Stress: The Pain to Pleasure Spectrum/Reaction

 Freud was right about one thing; the ego is a force to be reckoned with. It is the ego that trips the switch for fight or flight. And it is the ego that recognizes both pain and pleasure. When we perceive stress, often times we acknowledge the pain it brings (to the ego) and often our response is to balance the pain with pleasure. Pleasure can come in many forms, from soothing our emotions with comfort foods or alcohol consumption  to retail therapy, even tattoos. Oddly enough, it can also show up in sarcasm, cyncicism and whining (as a form of validation of our stress). None of these “If I feel pain, I will seek pleasure” behaviors are healthy, yet they are very common, perhaps all too common.
Stress Tip for the Day:
Do you reward yourself to compensate for emotional pain? From now on, when you encounter something that trips your stress response, do your best to observe your emotions, specifically emotional pain in the form of anger or fear. Process/recognize these emotions (all emotions are valid, even though the reasons may not be). Then, rather than react with pleasure-seeking behavior (short term ego rewards), respond by staying in the present moment by returning to your emotional still point of neutrality. Remember, seeking pleasure is great, but if the motivation is to drown out the pain, the search for pleasure is a reaction, not a response. Over time, this becomes an addictive behavior making you fall victim to your ego. This becomes a never-ending cycle. Returning to your emotional still point is a skill and it takes practice, but like anything else you practice, you will  become better and better, and once you achieve mastery of this skill it is called empowerment.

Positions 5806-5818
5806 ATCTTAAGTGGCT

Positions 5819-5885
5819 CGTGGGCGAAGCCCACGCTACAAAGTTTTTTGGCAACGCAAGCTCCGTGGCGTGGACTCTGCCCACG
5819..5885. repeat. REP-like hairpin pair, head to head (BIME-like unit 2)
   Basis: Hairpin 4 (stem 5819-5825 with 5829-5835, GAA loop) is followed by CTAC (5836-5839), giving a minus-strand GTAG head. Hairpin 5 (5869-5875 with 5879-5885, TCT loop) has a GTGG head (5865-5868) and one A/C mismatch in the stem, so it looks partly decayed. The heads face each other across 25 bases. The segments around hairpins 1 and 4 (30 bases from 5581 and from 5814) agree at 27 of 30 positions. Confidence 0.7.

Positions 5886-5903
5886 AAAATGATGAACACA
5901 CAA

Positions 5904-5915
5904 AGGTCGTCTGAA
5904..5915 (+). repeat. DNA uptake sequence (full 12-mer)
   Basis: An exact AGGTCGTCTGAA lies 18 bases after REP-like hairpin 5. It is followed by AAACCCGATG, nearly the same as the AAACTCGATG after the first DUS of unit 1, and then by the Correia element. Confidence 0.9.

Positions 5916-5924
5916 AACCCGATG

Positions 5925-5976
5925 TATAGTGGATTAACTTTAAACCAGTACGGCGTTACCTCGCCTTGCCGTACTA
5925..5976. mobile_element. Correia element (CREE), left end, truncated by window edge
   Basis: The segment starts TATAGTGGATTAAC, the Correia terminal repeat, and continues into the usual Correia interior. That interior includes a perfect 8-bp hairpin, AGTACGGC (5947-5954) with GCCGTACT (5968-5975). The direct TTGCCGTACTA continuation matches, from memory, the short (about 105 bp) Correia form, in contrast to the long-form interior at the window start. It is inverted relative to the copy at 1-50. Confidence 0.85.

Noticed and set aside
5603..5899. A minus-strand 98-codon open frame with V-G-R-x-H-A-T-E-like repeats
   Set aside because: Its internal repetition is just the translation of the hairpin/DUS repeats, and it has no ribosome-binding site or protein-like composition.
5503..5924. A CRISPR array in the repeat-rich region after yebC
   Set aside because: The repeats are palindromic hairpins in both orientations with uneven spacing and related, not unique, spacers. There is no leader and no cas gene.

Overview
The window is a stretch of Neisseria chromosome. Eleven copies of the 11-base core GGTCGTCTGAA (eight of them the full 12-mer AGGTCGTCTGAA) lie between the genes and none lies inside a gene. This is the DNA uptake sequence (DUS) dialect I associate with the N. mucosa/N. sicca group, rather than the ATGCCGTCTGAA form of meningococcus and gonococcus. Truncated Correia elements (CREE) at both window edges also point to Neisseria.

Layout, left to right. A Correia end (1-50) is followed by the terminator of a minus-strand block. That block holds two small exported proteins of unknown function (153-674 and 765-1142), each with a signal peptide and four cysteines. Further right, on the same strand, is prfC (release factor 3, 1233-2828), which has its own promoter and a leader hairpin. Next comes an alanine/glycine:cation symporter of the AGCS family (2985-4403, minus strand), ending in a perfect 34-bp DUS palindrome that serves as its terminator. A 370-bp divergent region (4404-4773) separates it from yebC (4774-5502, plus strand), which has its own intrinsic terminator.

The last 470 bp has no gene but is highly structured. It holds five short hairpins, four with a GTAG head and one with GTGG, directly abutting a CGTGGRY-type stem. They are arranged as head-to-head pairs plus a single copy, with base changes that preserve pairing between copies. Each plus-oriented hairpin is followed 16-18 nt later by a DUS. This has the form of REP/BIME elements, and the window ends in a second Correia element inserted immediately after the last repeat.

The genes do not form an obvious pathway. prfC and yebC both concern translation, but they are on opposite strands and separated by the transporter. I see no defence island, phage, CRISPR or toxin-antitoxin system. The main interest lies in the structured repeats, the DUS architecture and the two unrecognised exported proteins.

Books, Movies, and Links Worth Noting:
Here are a few links on today’s theme. Enjoy!
Quote for the Day:
“The ego reactions, the soul responds.”— Brian Luke Seaward (from the book, Stand Like Mountain, Flow Like Water)
Photo of the Day:
While skiing a few weeks ago with a buddy of mine (hi Matt), he gratefully posed for a few shots of the Rocky Mountain High. Matt was experiencing all pleasure without the pain… a great response to the stunning beauty.
Brian Luke Seaward, Ph.D. is an internationally renowned expert in the fields of stress management, mind-body-spirit healing and stress and human spirituality. He is the author of over 12 books including the bestsellers, Stand Like Mountain, Flow Like Water, Stressed Is Desserts Spelled Backward, The Art of Calm, Quiet Mind, Fearless Heart and Managing Stress (7e) and the newly released, A Beautiful World: The Earth Song Journals. He can be reached through his website:
© Brian Luke Seaward, Ph.D.
Brian Luke Seaward

Author Brian Luke Seaward

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